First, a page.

Jane Sutton is the author of 7 picture books, 3 middle grade novels, and one YA novel. They feature humor and subtle plugs for empathy and acceptance of oneself and others. Some have been translated into French and Italian. Recent titles include What’s Up with This Chicken? (a hen refuses to get off her eggs), Paulie’s Passover Predicament (a moose wants his first seder to be perfect, but it’s decidedly not), and a new edition of her middle grade novel Me and the Weirdos (ALA/CBC Children’s Choice, Utah Children’s Book Award).
Jane grew up (although never completely) on Long Island. Faced with the indignities of adolescence, she developed a sense of humor and love of writing. In high school she was elected class comedienne, and in college, to Phi Beta Kappa (Brandeis University, BA in Comparative Literature), perhaps a rare combination. Jane has worked as a newspaper writer, a copywriter, and a special education tutor. She teaches a class on writing children’s books and does author visits for all ages. Jane and her college sweetheart husband, a science educator, live in Lexington, MA. They feel beyond lucky that their grown children and families live in the Boston area.
The Trouble with Califlower
This gentle story is told with humor and creativity, and the watercolor-and-pencil cartoon illustrations extend the charming text. Many of the animal neighbors have all-too-human expressions, the indoor and outdoor scenes are warm and whimsical, and the picture of the plumber duck diving into Mortimers toilet to retrieve a bar of soap is likely to evoke a lively response. Kids will be taken with this title. – School Library Journal
Sutton’s humorous story about overcoming superstitions is expanded by Harris’ watercolor-and-pencil illustrations that are filled with whimsical details–Sadie’s charming houseboat, Mortimer’s cozy tree house, and the tiny mouse that appears on every page. Children will chuckle over Mortimer’s folly, even as they recognize familiar anxieties. – Booklist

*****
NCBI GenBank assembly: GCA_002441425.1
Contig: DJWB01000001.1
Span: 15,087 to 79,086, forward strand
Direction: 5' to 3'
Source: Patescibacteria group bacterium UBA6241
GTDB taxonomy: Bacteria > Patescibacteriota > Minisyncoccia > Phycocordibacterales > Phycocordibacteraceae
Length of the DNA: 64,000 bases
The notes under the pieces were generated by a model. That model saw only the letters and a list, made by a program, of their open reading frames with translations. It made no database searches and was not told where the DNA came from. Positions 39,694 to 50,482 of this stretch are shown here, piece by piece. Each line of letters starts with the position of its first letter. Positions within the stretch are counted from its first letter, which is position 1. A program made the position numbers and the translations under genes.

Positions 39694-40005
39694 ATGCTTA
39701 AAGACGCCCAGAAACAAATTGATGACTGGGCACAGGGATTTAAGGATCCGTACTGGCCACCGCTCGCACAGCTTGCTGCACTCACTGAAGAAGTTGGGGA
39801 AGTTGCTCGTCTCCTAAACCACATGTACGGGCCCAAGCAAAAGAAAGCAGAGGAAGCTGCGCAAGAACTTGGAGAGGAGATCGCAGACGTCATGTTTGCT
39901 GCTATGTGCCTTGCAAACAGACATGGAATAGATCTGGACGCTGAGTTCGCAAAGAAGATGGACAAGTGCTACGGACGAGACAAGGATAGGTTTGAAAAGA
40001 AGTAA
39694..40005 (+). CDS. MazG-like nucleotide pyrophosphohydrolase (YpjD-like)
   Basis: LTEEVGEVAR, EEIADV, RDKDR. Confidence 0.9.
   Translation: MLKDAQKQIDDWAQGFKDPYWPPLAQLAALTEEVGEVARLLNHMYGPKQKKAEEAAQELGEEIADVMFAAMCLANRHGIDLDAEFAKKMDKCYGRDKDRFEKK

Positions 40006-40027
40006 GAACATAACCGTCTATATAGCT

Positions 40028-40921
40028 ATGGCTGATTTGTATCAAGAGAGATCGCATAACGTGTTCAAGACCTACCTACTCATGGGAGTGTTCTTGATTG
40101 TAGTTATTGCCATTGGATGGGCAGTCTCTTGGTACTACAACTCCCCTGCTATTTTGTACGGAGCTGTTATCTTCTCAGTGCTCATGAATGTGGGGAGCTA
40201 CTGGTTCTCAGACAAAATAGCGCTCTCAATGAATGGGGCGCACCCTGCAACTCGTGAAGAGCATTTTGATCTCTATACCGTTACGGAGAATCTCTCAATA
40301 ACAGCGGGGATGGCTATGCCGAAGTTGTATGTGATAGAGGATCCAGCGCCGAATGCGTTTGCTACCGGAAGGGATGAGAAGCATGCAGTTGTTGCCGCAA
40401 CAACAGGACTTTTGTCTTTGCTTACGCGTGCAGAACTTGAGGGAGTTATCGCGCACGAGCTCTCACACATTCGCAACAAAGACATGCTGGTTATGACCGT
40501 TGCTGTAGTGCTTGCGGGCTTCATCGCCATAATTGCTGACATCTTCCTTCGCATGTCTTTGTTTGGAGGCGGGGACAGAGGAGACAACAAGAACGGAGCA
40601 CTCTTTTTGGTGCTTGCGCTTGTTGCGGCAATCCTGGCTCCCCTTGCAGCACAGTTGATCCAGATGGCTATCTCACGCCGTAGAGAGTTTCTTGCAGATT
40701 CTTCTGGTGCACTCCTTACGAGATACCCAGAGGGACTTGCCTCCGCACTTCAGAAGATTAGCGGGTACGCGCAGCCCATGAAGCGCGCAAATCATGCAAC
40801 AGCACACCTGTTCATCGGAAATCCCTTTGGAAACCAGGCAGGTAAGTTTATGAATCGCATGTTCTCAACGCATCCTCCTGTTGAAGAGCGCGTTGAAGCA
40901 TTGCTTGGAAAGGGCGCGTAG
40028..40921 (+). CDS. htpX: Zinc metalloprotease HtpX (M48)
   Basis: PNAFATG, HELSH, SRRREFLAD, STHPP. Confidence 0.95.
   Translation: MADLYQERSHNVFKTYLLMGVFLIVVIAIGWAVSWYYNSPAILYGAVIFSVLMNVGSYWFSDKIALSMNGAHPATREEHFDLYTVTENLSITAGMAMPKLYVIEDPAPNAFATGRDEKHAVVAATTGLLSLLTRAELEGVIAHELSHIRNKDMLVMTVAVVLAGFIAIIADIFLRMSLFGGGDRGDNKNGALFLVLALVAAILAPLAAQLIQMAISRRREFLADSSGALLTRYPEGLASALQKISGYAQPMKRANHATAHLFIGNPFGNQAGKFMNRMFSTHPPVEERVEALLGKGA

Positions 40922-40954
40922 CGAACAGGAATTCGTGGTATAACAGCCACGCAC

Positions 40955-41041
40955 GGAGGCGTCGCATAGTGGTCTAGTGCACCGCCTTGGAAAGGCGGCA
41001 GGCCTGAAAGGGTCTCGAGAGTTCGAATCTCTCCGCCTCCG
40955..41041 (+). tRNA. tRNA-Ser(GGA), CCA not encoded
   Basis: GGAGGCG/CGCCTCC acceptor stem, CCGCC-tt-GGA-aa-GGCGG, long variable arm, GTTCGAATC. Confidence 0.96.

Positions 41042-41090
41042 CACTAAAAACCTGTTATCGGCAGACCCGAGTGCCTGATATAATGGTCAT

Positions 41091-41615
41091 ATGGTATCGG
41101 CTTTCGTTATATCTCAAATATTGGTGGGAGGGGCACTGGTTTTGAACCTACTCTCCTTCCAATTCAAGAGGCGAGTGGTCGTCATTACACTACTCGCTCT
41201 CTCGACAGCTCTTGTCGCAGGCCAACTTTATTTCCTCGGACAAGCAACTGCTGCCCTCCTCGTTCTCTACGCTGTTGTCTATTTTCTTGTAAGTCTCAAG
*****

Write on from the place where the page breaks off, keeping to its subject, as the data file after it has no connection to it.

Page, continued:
A delightful tale about the mysterious relationship between food and fortune…. Astute readers will have gleefully guessed, of course. Spirited watercolor-and-pencil illustrations are full of movement and humor, and the text is freshly funny right up to the hilarious last line. – Kirkus Review
Esther’s Hanukkah Disaster
In this adorable and brightly illustrated Hanukkah story from Sutton (Don’t Call Me Sidney) and Rowland (Little Nelly’s Big Book), Esther the gorilla joyfully sets out to the Jungle Store to get everything she needs to give Hanukkah presents to her friends. She happily chooses the gifts, but as she hands them out to her monkey, elephant, hyena, turtle, and zebra pals, Esther realizes that her gifts may not have been as perfectly thought-out as she had hoped (such as the jogging suit she purchases for the turtle). Esther’s innocent mistakes and her ingenious solution will prompt laughter. – Publisher’s Weekly
Paulie’s Passover Predicament
Paulie the moose is hosting his first seder, and things aren’t going well. He carves a horse from a radish instead of horseradish for the maror (bitter herbs)… Paulie’s friends can’t help but laugh at his Passover faux pas, but they love him…Vagnozzi’s toylike, apple-cheeked animal cast exudes high spirits and open hearts. – Publisher’s Weekly
…A cheerful addition to the Passover library, this book centers on the idea of friendship and acceptance while also explaining most of the holiday’s symbols and rituals. Buoyant illustrations of a menagerie of animal friends strike just the right note. – Jewish Book Council
Don’t Call Me Sidney
…This amusing story about a poetic pig’s search for his true identity is accompanied by humorous acrylic and pencil collage illustrations in which large figures of the characters dominate the subtly detailed scenes. The subdued palette of reds, tans, and blues complements Sidney’s quirky personality. Children who wonder what life would be like if they were given a different name will identify with Sidney. – School Library Journal
This fun story about the importance of a name stars Sidney, a slightly goofy pig who has a way with words. …The accessible, textured illustrations, done in pencil, acrylic, and collage, feature amusing facial expressions on the pigs and Sidney’s other animal friends; their round, expressive eyes (sometimes with long eyelashes that seem to be batting, especially at Sidney’s doting mother) convey exactly what the characters are feeling. – Booklist